There has been a lot of news coverage recently about the new genetic screening tests that may be rolled out across the NHS. “Harmony” is one, a sample of maternal blood is taken and foetal DNA is separated from it and analysed for the 3 most common genetic defects, Trisomies 21 (Down’s Syndrome), 18 (Edwards Syndrome) and 13 (Patau).
This new test is justifiably causing a lot of upset amongst the Down’s community, being seen as a new and improved way to assist in eradicating Down’s Syndrome from society. Eugenics, genetic selection, encouraging parent’s to abort their child as a mistake or anomaly. It is an uncomfortable, sobering subject for any parent of a child with Down’s.
I agree with this entirely and in no way endorse a targeted campaign aimed at “eradicating” Down’s, but, I do think that testing has it’s place.
At the end of the day, knowledge is power. I had prenatal testing. An ultrasound delivered a risk of 1 in 5 for Down’s, and I opted for chorionic villus sampling, when a sample of placental tissue is extracted via a needle into the abdomen and examined at a genetic level, which confirmed that my daughter did in fact have Down’s.
Devastation was my initial reaction, but that soon turned to acceptance and determination, and I put the knowledge to good use. I told family, I told friends, I told random friendly pregnant women I got chatting to in queues and I got the knowledge out there. I researched, considered and digested as much information as I could and prepared myself and everyone else for what was ahead. There were negative reactions of course. I ignored those, combatted them with positivity.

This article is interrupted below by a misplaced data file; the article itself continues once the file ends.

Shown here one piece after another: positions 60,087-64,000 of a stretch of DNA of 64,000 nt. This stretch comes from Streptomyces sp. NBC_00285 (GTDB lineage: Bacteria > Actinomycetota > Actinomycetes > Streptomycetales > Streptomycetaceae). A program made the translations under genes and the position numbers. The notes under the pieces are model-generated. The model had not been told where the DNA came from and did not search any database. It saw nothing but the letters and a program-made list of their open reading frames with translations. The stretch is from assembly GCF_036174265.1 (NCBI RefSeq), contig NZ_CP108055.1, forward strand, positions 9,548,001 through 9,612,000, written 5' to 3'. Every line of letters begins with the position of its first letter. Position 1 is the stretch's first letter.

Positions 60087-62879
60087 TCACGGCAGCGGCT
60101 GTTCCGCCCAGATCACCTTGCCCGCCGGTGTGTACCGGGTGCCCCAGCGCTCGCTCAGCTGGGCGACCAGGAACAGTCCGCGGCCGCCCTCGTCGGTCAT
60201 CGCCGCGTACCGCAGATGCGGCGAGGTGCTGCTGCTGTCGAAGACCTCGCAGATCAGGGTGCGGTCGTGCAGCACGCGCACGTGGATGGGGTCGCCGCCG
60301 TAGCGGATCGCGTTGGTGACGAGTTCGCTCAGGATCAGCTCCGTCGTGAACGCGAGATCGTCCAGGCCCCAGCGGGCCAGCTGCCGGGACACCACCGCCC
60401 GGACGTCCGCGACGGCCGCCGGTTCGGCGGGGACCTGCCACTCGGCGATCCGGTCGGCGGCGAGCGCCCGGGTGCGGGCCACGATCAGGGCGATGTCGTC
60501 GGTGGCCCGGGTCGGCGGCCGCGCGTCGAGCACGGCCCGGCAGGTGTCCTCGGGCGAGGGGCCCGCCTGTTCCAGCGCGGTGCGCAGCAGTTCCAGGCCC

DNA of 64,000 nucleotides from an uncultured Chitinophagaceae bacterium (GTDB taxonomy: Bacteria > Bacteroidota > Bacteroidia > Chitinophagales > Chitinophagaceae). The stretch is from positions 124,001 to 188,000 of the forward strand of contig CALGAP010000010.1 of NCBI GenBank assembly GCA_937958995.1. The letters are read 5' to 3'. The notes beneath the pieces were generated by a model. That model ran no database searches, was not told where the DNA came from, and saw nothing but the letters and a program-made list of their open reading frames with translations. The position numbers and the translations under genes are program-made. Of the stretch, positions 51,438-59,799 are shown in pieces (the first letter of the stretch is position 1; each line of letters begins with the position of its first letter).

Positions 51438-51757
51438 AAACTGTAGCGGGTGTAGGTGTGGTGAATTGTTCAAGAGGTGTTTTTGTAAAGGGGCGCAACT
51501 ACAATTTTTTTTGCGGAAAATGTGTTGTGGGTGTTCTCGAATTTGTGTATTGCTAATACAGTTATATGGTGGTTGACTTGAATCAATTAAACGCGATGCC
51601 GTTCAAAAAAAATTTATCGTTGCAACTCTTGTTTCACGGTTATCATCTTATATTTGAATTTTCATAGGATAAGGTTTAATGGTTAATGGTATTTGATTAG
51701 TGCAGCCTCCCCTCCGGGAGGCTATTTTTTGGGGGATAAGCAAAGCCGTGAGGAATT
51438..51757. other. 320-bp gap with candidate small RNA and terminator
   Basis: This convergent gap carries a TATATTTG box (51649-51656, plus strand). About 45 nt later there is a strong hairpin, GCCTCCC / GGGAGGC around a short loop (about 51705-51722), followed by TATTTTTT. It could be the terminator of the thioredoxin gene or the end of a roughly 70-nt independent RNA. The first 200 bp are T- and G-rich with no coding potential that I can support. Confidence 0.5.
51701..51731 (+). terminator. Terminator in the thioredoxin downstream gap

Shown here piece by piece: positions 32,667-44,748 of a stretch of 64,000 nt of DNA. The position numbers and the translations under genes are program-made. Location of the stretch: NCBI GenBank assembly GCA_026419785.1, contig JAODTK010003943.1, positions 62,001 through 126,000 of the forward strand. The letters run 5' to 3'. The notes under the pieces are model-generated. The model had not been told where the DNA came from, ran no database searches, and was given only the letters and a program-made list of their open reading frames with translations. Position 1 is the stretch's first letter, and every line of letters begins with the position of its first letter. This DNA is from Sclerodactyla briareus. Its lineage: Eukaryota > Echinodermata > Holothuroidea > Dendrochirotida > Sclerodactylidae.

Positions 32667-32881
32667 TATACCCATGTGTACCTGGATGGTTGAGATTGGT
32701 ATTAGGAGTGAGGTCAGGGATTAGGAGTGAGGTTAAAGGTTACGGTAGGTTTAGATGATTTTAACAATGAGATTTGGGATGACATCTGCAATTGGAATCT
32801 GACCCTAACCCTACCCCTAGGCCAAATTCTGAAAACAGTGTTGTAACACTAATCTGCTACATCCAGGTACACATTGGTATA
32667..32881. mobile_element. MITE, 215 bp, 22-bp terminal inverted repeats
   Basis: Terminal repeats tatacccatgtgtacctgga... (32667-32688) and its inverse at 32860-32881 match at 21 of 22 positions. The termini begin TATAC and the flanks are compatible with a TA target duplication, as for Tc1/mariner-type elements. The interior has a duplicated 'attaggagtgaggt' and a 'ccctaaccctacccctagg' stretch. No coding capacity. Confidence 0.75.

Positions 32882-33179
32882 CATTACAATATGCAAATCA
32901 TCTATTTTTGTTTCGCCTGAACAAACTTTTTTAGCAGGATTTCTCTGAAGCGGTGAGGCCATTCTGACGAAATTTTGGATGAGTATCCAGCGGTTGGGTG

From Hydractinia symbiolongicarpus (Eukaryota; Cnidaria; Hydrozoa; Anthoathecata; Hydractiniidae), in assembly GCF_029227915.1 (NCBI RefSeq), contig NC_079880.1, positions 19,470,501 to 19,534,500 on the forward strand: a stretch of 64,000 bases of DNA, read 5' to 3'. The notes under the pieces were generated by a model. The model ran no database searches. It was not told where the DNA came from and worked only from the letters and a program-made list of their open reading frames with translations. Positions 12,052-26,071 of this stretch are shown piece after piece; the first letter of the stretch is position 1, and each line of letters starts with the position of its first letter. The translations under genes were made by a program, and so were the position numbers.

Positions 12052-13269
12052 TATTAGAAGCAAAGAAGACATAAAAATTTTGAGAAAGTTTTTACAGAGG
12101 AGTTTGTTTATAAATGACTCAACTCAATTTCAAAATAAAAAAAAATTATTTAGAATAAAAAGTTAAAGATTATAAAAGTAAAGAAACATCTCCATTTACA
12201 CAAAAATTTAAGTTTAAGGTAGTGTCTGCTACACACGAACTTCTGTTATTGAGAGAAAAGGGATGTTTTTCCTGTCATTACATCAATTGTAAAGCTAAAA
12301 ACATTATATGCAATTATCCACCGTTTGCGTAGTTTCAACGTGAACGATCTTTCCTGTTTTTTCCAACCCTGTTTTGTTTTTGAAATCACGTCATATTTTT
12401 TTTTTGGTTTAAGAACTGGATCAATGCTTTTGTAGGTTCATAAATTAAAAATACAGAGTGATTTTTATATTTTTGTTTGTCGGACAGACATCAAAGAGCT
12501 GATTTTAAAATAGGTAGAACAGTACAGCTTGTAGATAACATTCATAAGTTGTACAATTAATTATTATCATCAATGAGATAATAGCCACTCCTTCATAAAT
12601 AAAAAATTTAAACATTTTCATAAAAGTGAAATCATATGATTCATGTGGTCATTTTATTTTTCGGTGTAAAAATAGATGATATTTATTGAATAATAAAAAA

It helped me. It really did. I find talking about things, bouncing ideas about helps me get things straight in my head, and by the time she arrived, we were as ready as we could be. There was no post birth bombshell, exhausted and emotional after delivery. No breaking the news to excited family, champing at the bit to get their hands on the delicious smelling newborn, struck dumb by the “bad news” and no coming to terms with it whilst trying to be a brand new parent. And that has to be a good thing.
So you see, I think testing is a valuable asset if used in the right context. And I can see the benefits in non invasive testing. I’m not convinced by Harmony, it’s still a screening test, anyone who’s results come back “high risk” is encouraged to have amniocentesis or CVS, and having lived through the hell of waiting for those results, the 2 week wait for Harmony results is just extending the agony. But there is definitely scope for improvement.
And I don’t begrudge women the right to termination. I could never do it myself, and each little person I hear about, who won’t live to light up someone’s life, breaks my heart a little, but it’s personal choice regardless of my opinion and I try not to judge. What is right for me isn’t necessarily right for everyone else.
Testing is a tool which can be put to good use. The problem lies with the hands in which it is placed, and this is the biggest issue. Doctors, midwives and the other health professionals involved in antenatal care, the training they receive and the way that they deal with frightened women faced with an uncertain future, have a great deal to answer for. It appears to be very rare that anyone has anything positive to say.
Ask any parent who’s child has Down’s about their experiences with medical professionals, and the answers are pretty universal. Negativity from the moment of diagnosis. Offers of immediate termination. Terrifying tales of children with no quality of life, a burden, a drain, mention of “institutions”, get rid of it and have another go. Those same parents will tell you a personal story that reads quite differently.
I understand that doctors strive for perfection, they are scientists after all, and perceived defects are to be frowned on, mended, dealt with, erased, BUT this is life. And life isn’t perfect. Who is to say what perfect actually is? To me, my daughter is the youngest of the three most perfect achievements of my life.
If genetic testing went hand in hand with unbiased support, information, up to date fact based knowledge and counselling, Down’s might become more common, or it might disappear, who knows? But whatever happened would be through women’s well thought out and informed choices, making the right decisions for themselves, and not through a heavily weighted campaign of outdated information and negativity. And just maybe, that information and support might change peoples minds.